Who is responsible for the economic crisis in Venezuela?

The Trump administration has imposed a full-scale economic blockade against Venezuela. The assets of the state oil company held abroad, including Citgo, its U.S. branch, have been seized and handed over to the puppet Guaidó “government.” Venezuelan bank accounts have been frozen, including $1.2 billion in gold bullion held in the Bank of England.

Venezuela is one of a bloc of three large oil-producing countries not under U.S. domination. The other two are Iran and Russia.

Trump’s sanctions on Venezuela have been economically devastating.

The sanctions have hobbled Venezuela’s oil industry so fully that the country has half a billion dollars worth of oil sitting in ships off its coast, Bloomberg reported Feb. 25.

From August 2017 to August 2018, earlier sanctions cost Venezuela about $6 billion, reports Venezuela Analysis.

“In August 2017, Trump’s sanctions made it illegal for the Venezuelan government to obtain financing from the U.S., which was devastating for two reasons: all the Venezuelan government’s outstanding foreign currency bonds are governed under New York state law; and one of the Venezuelan government’s major assets, the state-owned Citgo corporation, is based in Texas. The sanctions also blocked Citgo from sending profits and dividends back to Venezuela (which had been averaging about $1 billion USD per year since 2015).”

An accompanying chart shows that Venezuelan oil production followed essentially the same pattern as Colombia’s during 2016 and most of 2017 — until August, which is when Trump’s sanctions came into force.

While Venezuela has been having a hard time selling its oil, the rest of the world is struggling to find the premium heavy oil that Venezuela produces. The tightness in heavy oil supply translated into higher prices for Colombia’s oil, which competes with Venezuelan oil in the global market.

The goal of Trump’s sanctions is to starve Venezuela, hoping that that will bring about either a collapse of the government or a coup. But no one thinks that a collapse is near or likely, and the U.S. coup attempt with Guaidó failed.

The economic crisis in Venezuela

Some say that Maduro, a school bus driver by profession, has been a terrible president and economic manager. But, despite what these opponents might be saying, the economic crisis was not caused by Maduro’s presidency or the Chavistas in Bolivarian Venezuela.

Does this mean the policies of Maduro’s government are perfect? Of course not. Perfection is unknown in any sphere of human activity, so it is certain that one could find errors or mistakes in the policies and practices of the Venezuelan government.

However, as a cause of the current crisis, any mistakes made by Maduro or other Chavistas, or even corruption within the Venezuelan government, are not driving forces for the economy. In reality, those who claim that the mistakes of Maduro and the Chavistas or corruption among the Chavistas are the cause of the Venezuelan economic crisis are, whether they know it or not, simply echoing U.S. imperialist propaganda.

How oil prices affect the Venezuelan economy

Venezuela has a monoculture economy, a legacy of colonialism. That means that the world market price of a single commodity largely governs the state of its economy. When the price of oil is high, U.S. dollars flow into Venezuela. The Venezuelan economy booms and employment grows. But when the price of oil drops, money flows out. When this happens, the economy falls into crisis.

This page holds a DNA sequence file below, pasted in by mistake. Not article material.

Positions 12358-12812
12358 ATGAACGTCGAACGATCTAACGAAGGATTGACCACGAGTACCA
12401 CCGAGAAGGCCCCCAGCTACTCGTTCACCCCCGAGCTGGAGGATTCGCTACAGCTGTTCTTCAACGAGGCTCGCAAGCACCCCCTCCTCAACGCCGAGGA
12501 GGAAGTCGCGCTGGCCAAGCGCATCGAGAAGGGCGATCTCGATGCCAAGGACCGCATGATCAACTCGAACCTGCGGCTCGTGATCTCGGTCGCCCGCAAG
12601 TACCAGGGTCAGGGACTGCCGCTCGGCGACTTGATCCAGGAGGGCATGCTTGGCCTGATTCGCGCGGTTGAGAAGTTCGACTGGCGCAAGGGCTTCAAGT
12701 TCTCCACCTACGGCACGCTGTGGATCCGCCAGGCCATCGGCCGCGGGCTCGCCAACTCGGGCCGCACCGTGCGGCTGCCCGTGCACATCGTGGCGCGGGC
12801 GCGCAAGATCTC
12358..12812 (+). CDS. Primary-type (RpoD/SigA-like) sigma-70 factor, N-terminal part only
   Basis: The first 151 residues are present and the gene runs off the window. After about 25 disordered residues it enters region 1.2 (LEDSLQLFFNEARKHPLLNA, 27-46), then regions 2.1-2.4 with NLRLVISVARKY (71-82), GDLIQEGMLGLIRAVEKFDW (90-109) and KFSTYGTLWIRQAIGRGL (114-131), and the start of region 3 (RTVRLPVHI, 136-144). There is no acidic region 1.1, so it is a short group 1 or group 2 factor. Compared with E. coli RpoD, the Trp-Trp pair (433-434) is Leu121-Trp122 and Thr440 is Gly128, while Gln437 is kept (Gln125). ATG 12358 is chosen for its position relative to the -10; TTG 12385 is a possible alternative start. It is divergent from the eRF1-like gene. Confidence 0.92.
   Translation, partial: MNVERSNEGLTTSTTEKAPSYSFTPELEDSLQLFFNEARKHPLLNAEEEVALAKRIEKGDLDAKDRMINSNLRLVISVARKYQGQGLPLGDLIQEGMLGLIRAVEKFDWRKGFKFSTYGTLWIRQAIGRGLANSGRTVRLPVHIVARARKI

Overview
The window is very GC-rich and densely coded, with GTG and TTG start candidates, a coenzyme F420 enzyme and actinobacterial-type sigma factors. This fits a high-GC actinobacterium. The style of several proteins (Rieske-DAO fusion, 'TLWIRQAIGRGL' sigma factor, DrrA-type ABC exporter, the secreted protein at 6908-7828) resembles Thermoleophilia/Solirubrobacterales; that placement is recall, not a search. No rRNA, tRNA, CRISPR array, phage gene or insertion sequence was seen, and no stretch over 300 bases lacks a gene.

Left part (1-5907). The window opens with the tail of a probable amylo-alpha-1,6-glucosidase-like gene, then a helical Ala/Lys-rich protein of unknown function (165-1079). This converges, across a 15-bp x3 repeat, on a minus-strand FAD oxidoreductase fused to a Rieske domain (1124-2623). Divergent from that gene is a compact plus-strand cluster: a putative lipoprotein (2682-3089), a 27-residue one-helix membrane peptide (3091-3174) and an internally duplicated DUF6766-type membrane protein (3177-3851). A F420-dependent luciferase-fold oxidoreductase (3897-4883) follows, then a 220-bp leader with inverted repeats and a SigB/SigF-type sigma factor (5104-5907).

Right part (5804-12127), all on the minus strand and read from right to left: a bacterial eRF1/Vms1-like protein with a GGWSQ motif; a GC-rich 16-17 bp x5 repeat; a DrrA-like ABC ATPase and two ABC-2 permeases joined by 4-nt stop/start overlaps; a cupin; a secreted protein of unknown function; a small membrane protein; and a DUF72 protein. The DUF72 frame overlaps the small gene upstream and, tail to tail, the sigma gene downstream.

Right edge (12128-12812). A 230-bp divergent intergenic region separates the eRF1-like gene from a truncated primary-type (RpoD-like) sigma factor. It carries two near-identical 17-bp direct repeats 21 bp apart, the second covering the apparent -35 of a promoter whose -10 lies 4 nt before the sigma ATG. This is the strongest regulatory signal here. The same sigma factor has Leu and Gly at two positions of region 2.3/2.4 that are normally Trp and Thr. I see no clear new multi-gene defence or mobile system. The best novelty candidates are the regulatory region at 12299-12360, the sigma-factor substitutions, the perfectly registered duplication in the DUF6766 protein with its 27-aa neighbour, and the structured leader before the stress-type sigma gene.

Isn’t Bolivarian Venezuela — under both President Chávez and President Maduro — subject to the criticism that they have failed to end Venezuela’s monoculture oil economy? Not at all, because the very name Bolivarian Revolution points to the road out of a monoculture economy. “Bolivarian” refers to Simón Bolívar, who in the 19th century attempted unsuccessfully to unite Latin America into a single nation-state. This points to a road out of the trap of an oil economy that Venezuela finds itself in and that is what they are fighting for.

Under Chávez, the government distributed oil revenues to the working class and poor of the cities and countryside. Massive housing construction programs built more than 2.5 million homes. A crash program to tackle illiteracy was carried out. Health care became available to the mass of poor and working-class people for the first time. Agriculture was developed and 6.6 million acres of land was redistributed to 180,000 landless peasant families.

Chávez also adopted the banner of Simón Bolívar. Making Latin America a single nation-state would go a long way to solving the problem of monoculture economies that lead to periodic extreme economic crises and hyperinflation.

Trump blames the “socialist” policies of Venezuela for the economic crisis, not the colonial monoculture economy or U.S. sanctions. Trump’s message to our movement is clear. If you push for “socialist” policies such as Medicare for all or a $15 minimum wage, the result will be runaway inflation and an economic crisis like is occurring in Venezuela.

In his State of the Union address, Trump pointed to the crisis in Venezuela and boasted that the U.S. would never be a “socialist country.” He did not mean socialism in the Marxist sense — if he had meant that he would have said the U.S. would never be a communist country — but rather “socialism” like Medicare for All, a $15-an-hour minimum wage or the Green New Deal.

Trump is at least partly right. You cannot fully be for Medicare for All and a $15-an-hour minimum wage if you do not support the fight of Bolivarian Venezuela against Trump, Wall Street and Big Oil.